March 17, 2016 Reading Time: 2 minutes

It’s been a recurring storyline in the last couple of years: Plunging energy prices are pushing down the cost of living. But there’s a good reason why you shouldn’t expect to keep seeing it.

While policymakers pay more attention to core inflation (excluding volatile food and energy prices), these volatile expenses inform what households actually pay on a regular basis. So consumers have more direct experience with the headline CPI, from groceries to gasoline, apparel, and education, in trying to gauge whether the cost of living is going up or down.

The headline CPI, released yesterday by the Bureau of Labor Statistics, posted a monthly 0.2 percent decline in February, driven by cheaper oil. Energy prices fell 6.0 percent in February from January, the biggest monthly decline during the past 12 months.

Let’s take a look at how oil prices have related to the CPI in the past several years, and more importantly, how the relation is going to look in the near future.

The chart shows that volatile oil prices don’t always relate to overall consumer prices, but sharp declines in oil prices have always dragged down the CPI. For instance, from June 2014 to January 2015, oil prices fell 55.4 percent and the CPI was down by 1.9 percent. After a short period of rebound in oil prices, they started another round of falling in June 2015. But the CPI on average has been slowly climbing.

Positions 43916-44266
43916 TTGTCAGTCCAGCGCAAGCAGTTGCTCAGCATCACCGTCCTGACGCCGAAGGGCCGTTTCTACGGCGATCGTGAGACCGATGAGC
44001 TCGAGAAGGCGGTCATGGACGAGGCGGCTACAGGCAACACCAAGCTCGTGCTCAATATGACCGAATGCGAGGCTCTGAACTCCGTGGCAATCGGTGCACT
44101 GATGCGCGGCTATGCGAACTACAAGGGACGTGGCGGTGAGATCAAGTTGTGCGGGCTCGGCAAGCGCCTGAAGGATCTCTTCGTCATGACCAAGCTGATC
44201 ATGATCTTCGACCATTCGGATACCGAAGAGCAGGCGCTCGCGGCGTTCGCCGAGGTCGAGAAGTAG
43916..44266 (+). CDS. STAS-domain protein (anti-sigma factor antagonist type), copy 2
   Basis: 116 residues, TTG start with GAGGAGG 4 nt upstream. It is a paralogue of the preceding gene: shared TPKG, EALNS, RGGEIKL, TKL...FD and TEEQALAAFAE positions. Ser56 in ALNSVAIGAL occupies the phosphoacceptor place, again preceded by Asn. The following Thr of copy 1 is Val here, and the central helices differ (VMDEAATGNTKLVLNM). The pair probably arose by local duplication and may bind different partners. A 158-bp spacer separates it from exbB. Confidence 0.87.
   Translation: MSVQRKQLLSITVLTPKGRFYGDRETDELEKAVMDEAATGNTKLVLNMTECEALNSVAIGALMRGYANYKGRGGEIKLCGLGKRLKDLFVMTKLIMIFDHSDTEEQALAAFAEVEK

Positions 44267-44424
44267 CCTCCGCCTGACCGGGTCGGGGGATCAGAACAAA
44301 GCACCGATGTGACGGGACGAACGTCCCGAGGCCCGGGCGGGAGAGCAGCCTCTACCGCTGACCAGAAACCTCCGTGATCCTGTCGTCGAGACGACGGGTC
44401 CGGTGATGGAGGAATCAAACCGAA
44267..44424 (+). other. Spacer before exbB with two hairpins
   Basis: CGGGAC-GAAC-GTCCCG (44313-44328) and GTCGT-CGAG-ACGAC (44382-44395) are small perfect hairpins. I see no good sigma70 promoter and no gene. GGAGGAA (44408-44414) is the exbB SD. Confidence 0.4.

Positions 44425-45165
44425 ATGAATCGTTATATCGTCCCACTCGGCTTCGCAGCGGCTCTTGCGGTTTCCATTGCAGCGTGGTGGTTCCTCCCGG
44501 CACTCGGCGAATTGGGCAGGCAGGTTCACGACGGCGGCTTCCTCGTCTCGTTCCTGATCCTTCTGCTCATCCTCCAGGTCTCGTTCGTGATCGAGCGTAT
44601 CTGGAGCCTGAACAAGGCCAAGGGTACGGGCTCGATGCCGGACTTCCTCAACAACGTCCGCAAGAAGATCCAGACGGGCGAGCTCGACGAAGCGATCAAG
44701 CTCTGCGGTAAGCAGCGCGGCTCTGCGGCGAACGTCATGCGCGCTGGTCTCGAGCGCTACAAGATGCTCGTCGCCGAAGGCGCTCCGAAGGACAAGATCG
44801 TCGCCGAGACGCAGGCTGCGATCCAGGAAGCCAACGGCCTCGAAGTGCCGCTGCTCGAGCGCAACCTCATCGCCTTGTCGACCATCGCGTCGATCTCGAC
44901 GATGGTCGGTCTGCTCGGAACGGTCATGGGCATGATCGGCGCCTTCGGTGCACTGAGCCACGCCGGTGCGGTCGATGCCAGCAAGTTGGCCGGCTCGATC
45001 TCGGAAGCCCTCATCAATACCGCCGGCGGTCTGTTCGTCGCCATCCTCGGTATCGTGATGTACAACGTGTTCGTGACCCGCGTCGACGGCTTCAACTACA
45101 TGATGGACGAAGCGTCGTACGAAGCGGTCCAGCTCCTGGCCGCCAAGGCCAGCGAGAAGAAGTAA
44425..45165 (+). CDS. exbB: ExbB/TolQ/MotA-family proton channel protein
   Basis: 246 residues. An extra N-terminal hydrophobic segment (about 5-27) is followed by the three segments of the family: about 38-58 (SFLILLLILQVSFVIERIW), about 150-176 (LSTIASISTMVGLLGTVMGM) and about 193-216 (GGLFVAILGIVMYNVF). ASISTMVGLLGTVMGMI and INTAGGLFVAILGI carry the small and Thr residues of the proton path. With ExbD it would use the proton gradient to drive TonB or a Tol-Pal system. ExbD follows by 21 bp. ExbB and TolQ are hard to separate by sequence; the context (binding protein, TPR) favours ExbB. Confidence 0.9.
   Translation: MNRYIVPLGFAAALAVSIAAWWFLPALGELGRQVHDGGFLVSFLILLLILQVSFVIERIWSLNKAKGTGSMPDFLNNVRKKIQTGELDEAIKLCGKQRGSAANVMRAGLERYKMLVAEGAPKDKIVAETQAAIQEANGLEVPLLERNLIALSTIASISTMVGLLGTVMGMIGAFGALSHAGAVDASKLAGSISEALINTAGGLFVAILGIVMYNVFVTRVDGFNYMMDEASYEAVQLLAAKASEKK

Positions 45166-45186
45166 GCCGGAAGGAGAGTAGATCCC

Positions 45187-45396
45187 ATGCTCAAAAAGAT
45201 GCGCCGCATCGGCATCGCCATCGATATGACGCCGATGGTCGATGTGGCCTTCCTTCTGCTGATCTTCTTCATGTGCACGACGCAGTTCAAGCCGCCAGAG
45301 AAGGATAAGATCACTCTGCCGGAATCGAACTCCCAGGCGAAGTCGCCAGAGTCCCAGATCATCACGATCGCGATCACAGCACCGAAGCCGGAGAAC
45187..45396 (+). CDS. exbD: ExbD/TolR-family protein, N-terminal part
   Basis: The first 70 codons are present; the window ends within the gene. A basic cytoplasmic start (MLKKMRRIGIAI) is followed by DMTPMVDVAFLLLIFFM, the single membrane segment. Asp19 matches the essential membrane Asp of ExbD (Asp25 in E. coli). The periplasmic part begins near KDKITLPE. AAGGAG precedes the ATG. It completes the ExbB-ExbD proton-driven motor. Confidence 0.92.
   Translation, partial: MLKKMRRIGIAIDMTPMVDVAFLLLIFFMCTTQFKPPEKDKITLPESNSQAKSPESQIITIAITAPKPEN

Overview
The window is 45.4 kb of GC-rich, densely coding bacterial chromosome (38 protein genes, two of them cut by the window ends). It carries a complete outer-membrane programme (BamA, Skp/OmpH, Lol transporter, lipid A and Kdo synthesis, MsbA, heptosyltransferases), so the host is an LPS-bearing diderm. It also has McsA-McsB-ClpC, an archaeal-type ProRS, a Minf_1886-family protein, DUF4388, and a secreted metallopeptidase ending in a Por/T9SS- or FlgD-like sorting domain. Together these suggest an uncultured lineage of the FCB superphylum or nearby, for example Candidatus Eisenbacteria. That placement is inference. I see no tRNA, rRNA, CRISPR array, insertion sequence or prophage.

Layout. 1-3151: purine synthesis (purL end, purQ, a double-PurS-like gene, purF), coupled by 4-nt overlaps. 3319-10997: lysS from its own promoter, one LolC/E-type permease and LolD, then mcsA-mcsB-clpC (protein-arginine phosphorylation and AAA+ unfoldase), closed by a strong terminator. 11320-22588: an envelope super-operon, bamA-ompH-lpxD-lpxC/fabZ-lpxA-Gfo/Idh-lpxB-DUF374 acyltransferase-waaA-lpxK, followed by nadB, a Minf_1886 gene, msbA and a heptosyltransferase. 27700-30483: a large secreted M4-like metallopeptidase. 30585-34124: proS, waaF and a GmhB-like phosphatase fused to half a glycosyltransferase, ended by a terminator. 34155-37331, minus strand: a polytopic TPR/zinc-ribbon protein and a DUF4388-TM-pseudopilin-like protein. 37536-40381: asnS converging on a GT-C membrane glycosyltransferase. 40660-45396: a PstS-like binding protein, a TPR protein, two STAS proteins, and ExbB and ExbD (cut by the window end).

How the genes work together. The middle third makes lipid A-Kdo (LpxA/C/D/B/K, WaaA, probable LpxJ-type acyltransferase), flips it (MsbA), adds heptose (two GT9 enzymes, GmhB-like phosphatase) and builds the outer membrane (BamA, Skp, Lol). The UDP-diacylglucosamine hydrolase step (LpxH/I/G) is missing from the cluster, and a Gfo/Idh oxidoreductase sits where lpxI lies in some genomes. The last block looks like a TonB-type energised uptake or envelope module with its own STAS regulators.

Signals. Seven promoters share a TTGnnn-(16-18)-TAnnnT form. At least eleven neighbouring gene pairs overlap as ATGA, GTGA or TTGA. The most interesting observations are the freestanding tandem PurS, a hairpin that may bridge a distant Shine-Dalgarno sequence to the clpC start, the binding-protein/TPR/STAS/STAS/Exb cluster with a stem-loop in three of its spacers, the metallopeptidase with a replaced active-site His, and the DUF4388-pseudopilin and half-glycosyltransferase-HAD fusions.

Put another way, it isn’t enough for oil prices to merely stay low to hold down the overall cost of living. They need to keep falling.

So in order for oil prices to bring down the CPI this year as much as they did in 2014, oil prices would have to fall at the same rate. But the current oil price is below $40 per barrel. A 55 percent decline would bring it down to below $20, which by many standards is considered unsustainable. In fact, the oil price decline has stalled in recent weeks. Oil prices have picked up in March, which is not reflected in the most recent CPI data for February.

Going forward, even if oil stays as cheap as it is now or slowly rebounds, the downward pressure of cheap oil on the CPI would be largely diminished. In other words, zero growth in oil prices exerts upward pressure onto the CPI compared with big negative numbers in oil price growth in the past.  

See our March Everyday Price Index report for how non-energy prices affected cost of living.

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Jia Liu, PhD

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